Cyprus reunification talks – drowned out by shouting?
Greek Cypriot President Demetris Christofias and Turkish Cypriot leader Mehmet Ali Talat, appear to have made little headway in the conundrum that has defied generations of international diplomats.
Western diplomats and analysts on the divided Mediterranean island are starting to wonder if the euphoria that surrounded the launch of the talks in September 2008, was justified.
“They went back to the drawing board, that’s the main problem,” said Mete Hatay, a researcher for the PRIO peace institute in Nicosia.
High hopes were pinned on the two men, who come from leftist parties and enjoyed a strong relationship as opposition leaders, to make more progress than their predecessors – Glafcos Clerides
and Rauf Denktash, British-trained lawyers whose careers were identified with the Cyprus problem.
“Both of them have trouble grappling with the language and terms. They are not lawyers like Clerides and Denktash,” said a senior Western diplomat. “Christofias wants to lead by consensus but you can’t operate like that as president and Talat is in a tight corner.”
Christofias moves too slowly and Talat, anxious not to give up too much, stepped back from agreed positions, hoping to meet somewhere in the middle but frustrating his opponent, he said.
“The U.N. will not fill the gaps this time. The two leaders must finish the job and put the plan to a referendum,” the diplomat added.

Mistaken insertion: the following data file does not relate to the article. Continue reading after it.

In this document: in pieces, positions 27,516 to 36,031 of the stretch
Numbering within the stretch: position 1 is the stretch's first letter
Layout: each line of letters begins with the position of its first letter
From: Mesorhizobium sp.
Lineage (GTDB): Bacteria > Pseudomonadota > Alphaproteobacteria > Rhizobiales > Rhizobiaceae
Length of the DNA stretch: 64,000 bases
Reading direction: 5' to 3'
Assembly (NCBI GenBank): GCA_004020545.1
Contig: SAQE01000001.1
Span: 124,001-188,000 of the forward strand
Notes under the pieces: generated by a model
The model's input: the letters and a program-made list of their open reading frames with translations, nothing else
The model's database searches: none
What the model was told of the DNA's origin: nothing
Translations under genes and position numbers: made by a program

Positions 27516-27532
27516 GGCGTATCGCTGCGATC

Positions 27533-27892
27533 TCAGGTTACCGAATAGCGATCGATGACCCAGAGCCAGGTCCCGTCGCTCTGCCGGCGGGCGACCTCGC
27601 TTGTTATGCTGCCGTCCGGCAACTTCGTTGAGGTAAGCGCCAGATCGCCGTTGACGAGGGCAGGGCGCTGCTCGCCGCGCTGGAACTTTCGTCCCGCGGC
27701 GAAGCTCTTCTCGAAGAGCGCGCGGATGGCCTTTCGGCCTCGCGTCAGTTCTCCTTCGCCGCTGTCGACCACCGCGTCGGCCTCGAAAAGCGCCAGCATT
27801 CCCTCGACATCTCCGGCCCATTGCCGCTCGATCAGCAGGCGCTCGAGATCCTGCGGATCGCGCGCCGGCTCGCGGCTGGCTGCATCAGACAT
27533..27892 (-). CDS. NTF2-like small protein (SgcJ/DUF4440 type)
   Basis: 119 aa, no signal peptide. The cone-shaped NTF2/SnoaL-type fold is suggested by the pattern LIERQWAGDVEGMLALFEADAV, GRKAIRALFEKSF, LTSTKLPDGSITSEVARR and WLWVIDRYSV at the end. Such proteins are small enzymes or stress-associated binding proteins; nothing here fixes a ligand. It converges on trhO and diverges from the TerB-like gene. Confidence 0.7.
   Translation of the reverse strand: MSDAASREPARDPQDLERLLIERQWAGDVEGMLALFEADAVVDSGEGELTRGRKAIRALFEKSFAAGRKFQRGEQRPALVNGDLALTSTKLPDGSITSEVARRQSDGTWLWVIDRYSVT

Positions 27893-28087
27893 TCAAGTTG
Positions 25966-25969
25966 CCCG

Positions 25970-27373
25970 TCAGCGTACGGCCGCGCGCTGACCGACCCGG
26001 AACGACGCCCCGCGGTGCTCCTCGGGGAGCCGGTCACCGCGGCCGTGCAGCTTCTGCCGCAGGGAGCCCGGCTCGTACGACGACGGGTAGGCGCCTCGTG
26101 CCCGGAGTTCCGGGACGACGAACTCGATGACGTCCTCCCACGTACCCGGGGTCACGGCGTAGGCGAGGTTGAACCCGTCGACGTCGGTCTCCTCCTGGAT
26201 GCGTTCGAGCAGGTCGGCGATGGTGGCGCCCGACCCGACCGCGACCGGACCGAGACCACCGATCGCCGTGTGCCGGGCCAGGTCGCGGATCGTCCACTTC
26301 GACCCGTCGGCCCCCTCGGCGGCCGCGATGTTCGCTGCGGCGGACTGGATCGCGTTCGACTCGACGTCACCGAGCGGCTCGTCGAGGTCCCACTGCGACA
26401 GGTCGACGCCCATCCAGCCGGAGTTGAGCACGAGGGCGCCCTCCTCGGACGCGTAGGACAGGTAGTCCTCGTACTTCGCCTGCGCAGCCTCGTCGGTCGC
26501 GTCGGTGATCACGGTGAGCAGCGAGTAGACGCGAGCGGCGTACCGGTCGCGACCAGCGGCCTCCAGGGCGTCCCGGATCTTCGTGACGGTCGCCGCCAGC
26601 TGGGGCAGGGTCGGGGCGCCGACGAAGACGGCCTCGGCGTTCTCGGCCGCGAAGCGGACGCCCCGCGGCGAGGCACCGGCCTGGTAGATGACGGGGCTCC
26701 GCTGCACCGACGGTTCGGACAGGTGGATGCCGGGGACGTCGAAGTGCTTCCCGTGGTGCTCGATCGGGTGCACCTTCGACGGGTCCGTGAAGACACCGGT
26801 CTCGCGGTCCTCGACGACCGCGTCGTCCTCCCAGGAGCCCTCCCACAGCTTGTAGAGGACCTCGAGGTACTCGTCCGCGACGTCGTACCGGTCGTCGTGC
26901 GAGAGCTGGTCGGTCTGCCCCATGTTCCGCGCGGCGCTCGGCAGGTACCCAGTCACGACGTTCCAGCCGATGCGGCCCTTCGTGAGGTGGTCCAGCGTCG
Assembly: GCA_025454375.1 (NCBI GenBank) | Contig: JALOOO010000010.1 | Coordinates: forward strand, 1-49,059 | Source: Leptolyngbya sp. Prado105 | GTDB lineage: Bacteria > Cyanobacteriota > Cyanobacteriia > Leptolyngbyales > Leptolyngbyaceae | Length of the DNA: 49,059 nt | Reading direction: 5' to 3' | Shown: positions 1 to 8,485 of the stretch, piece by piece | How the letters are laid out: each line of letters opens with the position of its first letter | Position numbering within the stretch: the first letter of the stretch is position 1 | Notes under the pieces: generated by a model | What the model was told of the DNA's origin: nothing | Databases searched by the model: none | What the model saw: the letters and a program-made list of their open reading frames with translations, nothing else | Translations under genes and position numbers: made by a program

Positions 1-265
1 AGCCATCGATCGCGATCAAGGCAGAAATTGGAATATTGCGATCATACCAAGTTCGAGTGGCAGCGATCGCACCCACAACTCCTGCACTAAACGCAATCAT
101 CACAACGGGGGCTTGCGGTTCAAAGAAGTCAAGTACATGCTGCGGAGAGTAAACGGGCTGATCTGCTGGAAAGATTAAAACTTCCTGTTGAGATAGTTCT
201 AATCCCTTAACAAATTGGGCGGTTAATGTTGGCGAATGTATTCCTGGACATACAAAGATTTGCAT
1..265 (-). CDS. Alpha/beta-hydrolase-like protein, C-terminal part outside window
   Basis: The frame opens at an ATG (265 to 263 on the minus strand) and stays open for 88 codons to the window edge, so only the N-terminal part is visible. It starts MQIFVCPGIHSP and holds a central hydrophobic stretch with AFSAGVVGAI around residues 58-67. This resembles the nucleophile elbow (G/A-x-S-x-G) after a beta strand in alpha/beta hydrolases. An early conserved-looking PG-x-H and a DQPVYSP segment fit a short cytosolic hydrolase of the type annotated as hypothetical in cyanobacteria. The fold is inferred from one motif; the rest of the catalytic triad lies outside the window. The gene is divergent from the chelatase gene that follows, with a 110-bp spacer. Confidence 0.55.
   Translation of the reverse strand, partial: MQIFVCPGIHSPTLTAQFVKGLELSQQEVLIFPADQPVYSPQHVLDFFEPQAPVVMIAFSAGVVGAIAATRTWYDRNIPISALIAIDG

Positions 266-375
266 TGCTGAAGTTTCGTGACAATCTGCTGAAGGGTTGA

Turkish Cypriots, tired of seeing little of the EU benefits enjoyed by Greek Cypriots and angered by European Court decisions on key property cases, voted in April parliamentary elections for a hardliner, Dervis Eroglu.
Talat, whose term ends in April 2010, may not be around to clinch a deal after that. With the April deadline looming, the pressure is rising for the two leaders.
“I’m not sure they can do it by April,” said Hatay. “It’s not hopeless but when Turkish Cypriots feel cornered, they can do unpredictable things.”
A case in point was the failure to open the Limnitis crossing on the eastern part of the green line dividing the island, at a time when any good news from the process was key to sustaining
momentum. Turkish Cypriot demands that petrol trucks, not just people, should be allowed to cross, have delayed agreement.
The European Union must be more directly involved and the talks must be intensified to have a chance of making it, diplomats said.
Some say there are some positive signs on the horizon – 70 percent of Greek Cypriots, who overwhelmingly rejected the last U.N. reunification plan in a 2004 referendum, voted for parties
backing a solution in the June 7 European Parliament election.
And the screaming that people close to the talks say often comes out of the negotiating room may not be all that bad either.
“Shouting and screaming is part of their intimacy,” said a Turkish Cypriot journalist. “The fact that they come out of the room smiling is proof of their strong relationship.”
(Turkish Cypriot leader Talat and Greek Cypriot leader Christofias shake hands after reunification talks in Nicosia)